Adhering to specific guidelines makes pain management more consistent, says Murphy. "If the algorithm states to use this amount of morphine on a patient with pain, then it’s not up to the judgment of an individual," he explains. "If a physician doesn’t follow the algorithm, it’s not acceptable to say they forgot it. They have to justify that in the record."

Protocols for specific medications can also reduce risks. (See protocol for Ketamine inserted with this issue.) "Many painful procedures in the ED require the use of IV or IM sedation and/or analgesia," says Petrack. "Protocols or guidelines should be established for the use of these agents to ensure high quality and safety."

Target patients at high risk. "Patients at high risk for inadequate pain management in the ED include those with abdominal pain, burns, and eye injuries, and children and the elderly," says Henry. Here are some things to consider for these patient populations:

Elderly. Inadequate pain management is particularly dangerous for elderly patients, stresses Henry. "Severe pain causes a release of epinephrine, which raises blood pressure. That can stimulate an elderly patient to the point of vasoconstriction and heart attack," he says. "Treating pain allows other body functions to continue normally."

Abdominal pain. Clinicians are often reluctant to treat patients’ abdominal pain before a diagnosis is reached, says Michael Murphy, MD, associate professor of emergency medicine and anesthesia at Dalhousie University and executive director of Emergency Health Services for the province of Nova Scotia, Halifax, Canada. "Since the early 1900s, a myth has been perpetuated that pain shouldn’t be managed until a diagnosis is made," he says. "That statement was made because if they gave someone morphine and abolished their pain, they didn’t operate and the patient died."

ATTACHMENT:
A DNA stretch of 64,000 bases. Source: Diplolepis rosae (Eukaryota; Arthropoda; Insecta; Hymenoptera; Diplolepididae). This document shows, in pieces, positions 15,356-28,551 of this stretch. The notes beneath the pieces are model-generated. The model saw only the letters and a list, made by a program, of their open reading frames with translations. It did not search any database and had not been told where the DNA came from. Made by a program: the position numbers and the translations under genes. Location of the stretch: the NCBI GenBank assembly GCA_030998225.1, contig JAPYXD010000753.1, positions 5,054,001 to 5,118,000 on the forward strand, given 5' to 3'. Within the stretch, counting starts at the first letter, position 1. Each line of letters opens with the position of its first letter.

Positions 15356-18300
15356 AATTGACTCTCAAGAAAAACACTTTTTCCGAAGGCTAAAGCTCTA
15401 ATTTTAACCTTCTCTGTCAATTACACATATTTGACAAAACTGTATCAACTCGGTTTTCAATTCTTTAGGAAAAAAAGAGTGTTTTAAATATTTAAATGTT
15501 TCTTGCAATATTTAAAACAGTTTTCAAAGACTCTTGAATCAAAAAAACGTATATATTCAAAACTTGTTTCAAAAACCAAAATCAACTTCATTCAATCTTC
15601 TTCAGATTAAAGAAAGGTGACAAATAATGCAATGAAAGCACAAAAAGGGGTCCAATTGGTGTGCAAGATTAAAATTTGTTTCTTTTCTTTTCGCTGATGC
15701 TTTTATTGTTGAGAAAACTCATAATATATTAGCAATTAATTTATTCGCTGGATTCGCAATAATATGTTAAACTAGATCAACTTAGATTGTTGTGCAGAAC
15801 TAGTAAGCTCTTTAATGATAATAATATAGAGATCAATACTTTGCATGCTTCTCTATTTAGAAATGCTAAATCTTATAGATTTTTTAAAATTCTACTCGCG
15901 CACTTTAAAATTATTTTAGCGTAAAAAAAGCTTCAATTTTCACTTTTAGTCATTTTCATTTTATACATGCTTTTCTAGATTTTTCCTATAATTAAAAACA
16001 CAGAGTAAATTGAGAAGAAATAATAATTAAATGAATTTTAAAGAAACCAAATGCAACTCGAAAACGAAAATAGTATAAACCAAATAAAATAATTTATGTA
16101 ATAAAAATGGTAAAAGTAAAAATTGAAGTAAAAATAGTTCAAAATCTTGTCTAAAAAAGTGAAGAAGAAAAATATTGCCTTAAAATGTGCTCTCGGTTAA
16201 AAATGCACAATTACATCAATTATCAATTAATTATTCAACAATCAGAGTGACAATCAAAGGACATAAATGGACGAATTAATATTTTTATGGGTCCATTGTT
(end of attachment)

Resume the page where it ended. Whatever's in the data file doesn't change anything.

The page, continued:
New alternatives make that outlook obsolete, notes Murphy. "Back then, management of pain was an all or nothing phenomenon," he says. "Now our pharmacology is much more precise and the risk of anesthesia is so much lower. In the last 10 years, literature has shown that judicious administration of pain medication actually enhances your ability to make a diagnosis."

However, abdominal pain needs to be treated appropriately, says Murphy. "If there is so much pain that the patient can’t accurately locate the pain because they are in agony, that works against the diagnosis," he notes. "On other hand, if we take away all their pain, that also works against it, so you need to balance the amount that you give."

Orthopedic pain. "For some reason, there is a reluctance to adequately manage orthopedic pain," says Murphy. "That may be because patients may have multiple injuries, so there is concern about masking one that may be life threatening, Also, it requires opioids, and people are concerned about respiratory depression."

Indigent population and drug abusers. "People that are addicted and homeless also have pain," says Murphy. "It’s not unusual for me to administer several hundred milligrams of morphine to an addicted patient."

Pediatric patients. "Children are a special problem and stand by themselves," says Murphy. "For some reason, we don’t consider them as physiologically capable of adults as having pain."

Often, children don’t communicate pain well, and have difficulty in using behavioral scores or visual analog scales, notes Murphy. "Also, they learn that the reward for complaining of pain is a needle, so are reluctant to complain," he adds.

Children should be routinely asked about pain, advises Murphy. "If we ask a child if they have pain, they will tell you, but sometimes we don’t ask," he says. "Otherwise, children with painful conditions, such as sickle cell crisis, may come to the ED and just suffer in silence."